Monday, March 15, 2010

Visit to the Salt Caves of Colombia, the Country with the El Dorado Obsession

(from Chris Brogan's blog)

Included in my 1960s jaunts to South America was Bogota, Colombia. Although labeled today as a dangerous destination, there was no cocaine trafficking or guerilla threats at that time. Bogota sits as high as Mexico City at the elevation of 2,600 meters and has a population of close to 8 million, competing as the 5th largest city with Lima, Peru. By coincidence, I saw the latest bird's eye photo of Bogota taken from Montserrate by Chris Brogan, an American social media promoter, whose blogs I've followed for some time. He challenged readers that "most everything you know about Bogota is outdated. It's a city on the rise. The streets are filled with people pursuing their dreams." Yes, certainly, that's the hope of all young people around the world including Asians; youths of India, Singapore, Malaysia, Vietnam, etc. The digital world has inspired the hopes and dreams of what comes next, creative people working hard, while we remember the stereotypes of the past. This is the time Colombians can break the spell and get freed from the long gold obsession, as well as severing themselves from the cocaine business.

My Japanese Colombian friend accompanied me to a deep salt cave one weekend, together with another visitor from the NTT, about 50 kilometers north of Bogota, called Zipaquira. The salt mines date back to the Muisca period (700-1600) and have been extensively exploited, but they still contain vast reserves. They tap into virtually huge mountains of rock salt. In the heart of the mountain, an underground salt cathedral has been carved out and was opened to the public in 1954. When we visited, the cave was 5,500 square meters wide (2 acres) and had the capacity of accommodating 8,000 people. I heard that a new cathedral was built 60 meters deeper below the old one and reopened in the mid-1990s with high tech lighting and acoustics.

I remember the wall glittered, reflecting the salt crystal (85 percent sodium chloride and 15 percent carbonized), which gave us an austere sensation. It was a surreal and amazing experience. The photo shows the new cathedral with a cross.

We didn't make it to Laguna de Guatavita, a meteor created circular lake, 70 km northeast of Bogota. I think we were very close to this sacred lake from Zipaquira. The lake was one of the ritual centers of the Muisca Indians. Like the Aztecs and Mayans in Mexico, the Incas in Peru, the Aymaras in Bolivia, the Muiscas thrived in the Colombian highland savannahs and cultivated Muisca or Chibchan culture before the Spaniards conquered them. The Muisca culture is regarded as the most advanced pre-Colombian civilizations. The Muiscas used "Queske" (estolicas or sharpened wooden darts) as their primary weapon against the enemy. It seems they preferred throwing darts to using bows and arrows. The internal troubles among the Muiscas aided the Conquistadores.There is a legend that the Spaniards saw the ritual at this lake where the Muiscas offered gold, emeralds and foods into the lake in their prayers to ensure abundant crops and God's protection against misfortunes. Muiscas interpreted the meteor as the arrival of god, living there at the bottom of the lake. This legend motivated many goldmongers to hunt El Dorado, the buried treasures in the lake. There were many attempts reported of digging, draining, pumping, siphoning and even diving since the 16th century, which included efforts by Colombians, British-Colombians, US-Colombians, but to no avail. Upon the failure of the US-Colombian project in the 1960s, the government finally banned further exploration and the laguna has remained in peace. Some pieces of gold were found, the most famous being the Balsa (raft) Muisca, found in 1856 and is now displayed at the Bogota Gold Museum.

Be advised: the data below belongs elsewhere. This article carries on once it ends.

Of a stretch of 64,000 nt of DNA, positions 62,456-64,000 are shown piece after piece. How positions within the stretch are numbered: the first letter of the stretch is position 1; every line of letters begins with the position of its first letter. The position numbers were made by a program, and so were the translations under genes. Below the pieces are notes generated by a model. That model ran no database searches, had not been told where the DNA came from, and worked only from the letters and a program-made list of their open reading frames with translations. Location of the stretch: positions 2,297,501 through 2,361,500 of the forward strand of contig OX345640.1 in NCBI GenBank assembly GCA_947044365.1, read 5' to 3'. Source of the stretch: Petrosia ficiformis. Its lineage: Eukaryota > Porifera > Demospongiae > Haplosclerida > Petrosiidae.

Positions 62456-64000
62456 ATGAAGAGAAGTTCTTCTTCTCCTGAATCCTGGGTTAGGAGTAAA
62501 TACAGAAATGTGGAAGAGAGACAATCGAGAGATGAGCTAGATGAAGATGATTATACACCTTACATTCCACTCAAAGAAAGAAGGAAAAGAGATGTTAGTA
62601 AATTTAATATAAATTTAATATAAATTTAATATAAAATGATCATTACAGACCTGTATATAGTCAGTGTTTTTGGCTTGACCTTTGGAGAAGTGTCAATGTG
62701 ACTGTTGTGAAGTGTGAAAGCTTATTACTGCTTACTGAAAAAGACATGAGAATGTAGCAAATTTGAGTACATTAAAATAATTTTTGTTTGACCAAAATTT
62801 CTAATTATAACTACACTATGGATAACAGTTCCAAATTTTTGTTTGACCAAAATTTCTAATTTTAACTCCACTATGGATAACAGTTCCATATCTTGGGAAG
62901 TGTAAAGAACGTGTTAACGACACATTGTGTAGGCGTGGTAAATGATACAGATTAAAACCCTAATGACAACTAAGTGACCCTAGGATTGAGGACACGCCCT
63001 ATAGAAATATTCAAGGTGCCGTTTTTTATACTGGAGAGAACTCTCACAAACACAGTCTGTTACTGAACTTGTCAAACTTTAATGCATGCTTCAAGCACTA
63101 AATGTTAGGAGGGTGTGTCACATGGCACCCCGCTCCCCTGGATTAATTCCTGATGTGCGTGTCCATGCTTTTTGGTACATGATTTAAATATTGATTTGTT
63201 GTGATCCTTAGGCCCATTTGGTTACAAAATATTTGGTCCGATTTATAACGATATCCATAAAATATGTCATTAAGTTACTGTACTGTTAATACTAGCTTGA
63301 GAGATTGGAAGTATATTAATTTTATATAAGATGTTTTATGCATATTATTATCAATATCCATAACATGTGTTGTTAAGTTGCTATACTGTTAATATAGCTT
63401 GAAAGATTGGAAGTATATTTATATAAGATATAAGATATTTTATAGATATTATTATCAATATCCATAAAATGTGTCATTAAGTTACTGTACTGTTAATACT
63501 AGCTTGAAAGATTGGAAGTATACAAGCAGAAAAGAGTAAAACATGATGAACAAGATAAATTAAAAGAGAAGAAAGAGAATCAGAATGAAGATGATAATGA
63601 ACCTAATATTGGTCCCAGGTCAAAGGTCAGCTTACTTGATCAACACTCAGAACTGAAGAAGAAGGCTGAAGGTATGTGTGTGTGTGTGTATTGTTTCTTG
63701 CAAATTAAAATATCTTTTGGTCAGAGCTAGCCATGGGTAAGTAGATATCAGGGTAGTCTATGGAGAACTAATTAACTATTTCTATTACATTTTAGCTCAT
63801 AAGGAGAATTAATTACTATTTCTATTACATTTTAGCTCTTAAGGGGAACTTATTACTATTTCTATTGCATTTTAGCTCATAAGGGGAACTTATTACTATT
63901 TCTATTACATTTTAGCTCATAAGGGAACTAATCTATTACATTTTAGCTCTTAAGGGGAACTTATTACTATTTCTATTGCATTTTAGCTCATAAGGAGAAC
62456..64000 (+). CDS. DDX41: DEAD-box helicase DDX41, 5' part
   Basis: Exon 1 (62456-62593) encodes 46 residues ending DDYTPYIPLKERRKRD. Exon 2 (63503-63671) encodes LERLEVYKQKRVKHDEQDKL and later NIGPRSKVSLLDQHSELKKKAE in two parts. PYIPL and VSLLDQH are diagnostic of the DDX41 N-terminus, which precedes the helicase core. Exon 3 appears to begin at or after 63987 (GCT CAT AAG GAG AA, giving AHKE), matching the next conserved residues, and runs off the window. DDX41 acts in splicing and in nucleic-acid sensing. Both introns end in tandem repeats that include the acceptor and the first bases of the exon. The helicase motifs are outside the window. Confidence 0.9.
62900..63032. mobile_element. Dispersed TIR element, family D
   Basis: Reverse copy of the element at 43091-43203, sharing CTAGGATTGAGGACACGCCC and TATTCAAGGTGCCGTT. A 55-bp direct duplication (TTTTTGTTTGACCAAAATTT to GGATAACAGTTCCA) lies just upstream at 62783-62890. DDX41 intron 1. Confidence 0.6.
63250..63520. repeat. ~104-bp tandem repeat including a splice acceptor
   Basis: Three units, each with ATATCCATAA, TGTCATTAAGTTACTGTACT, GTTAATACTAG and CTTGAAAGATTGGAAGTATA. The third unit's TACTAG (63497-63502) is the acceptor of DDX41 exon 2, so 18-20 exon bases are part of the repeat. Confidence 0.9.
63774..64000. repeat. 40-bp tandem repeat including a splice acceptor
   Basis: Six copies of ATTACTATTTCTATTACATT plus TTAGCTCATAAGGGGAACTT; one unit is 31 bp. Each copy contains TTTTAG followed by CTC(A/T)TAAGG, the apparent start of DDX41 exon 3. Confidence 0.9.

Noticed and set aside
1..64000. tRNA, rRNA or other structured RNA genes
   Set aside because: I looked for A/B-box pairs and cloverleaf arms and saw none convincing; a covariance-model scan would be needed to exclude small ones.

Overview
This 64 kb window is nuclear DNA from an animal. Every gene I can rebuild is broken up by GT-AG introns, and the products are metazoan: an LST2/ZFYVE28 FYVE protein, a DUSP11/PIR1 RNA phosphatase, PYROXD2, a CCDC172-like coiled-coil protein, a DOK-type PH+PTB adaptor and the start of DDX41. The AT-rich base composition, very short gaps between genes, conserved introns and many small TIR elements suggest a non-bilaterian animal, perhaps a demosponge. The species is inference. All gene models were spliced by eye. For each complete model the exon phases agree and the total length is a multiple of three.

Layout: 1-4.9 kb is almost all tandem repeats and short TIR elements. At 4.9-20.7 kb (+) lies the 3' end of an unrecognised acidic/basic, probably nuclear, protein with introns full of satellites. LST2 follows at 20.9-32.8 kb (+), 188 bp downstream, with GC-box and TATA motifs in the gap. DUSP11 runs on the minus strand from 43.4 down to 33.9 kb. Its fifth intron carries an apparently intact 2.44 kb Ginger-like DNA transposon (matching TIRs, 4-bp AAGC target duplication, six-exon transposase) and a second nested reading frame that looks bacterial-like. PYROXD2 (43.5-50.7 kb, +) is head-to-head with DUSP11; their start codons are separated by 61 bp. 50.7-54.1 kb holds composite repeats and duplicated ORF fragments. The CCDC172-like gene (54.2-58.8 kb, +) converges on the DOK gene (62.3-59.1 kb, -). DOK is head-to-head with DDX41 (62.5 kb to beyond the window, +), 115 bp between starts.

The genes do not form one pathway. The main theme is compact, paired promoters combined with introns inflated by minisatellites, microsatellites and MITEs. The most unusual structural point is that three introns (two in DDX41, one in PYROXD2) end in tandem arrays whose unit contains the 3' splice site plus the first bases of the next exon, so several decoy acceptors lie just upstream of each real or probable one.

I understand that the Muisca Indians used coca leaves as an all-around medicine, as pain relievers, anti-inflammation lotions, revitalizing and rehydrating drinks, etc. I found it surprising that coca leaves were sold legitimately in the pharmacies in Bogota until the mid-20th century. I wonder if the Colombians inherited the custom of the Muisca's?

Lastly, re Simon Bolivar (1783-1830), the Godfather Liberator of Venezuela, Colombia, Ecuador, Bolivia, Peru and Panama from Spain. He said: "Colombians! my last wishes are for the welfare of the fatherland. If my death contributes to the cessation of party strife, and to the consolidation of the Union, I shall descend in peace to the grave." He had a special attachment to Colombians.

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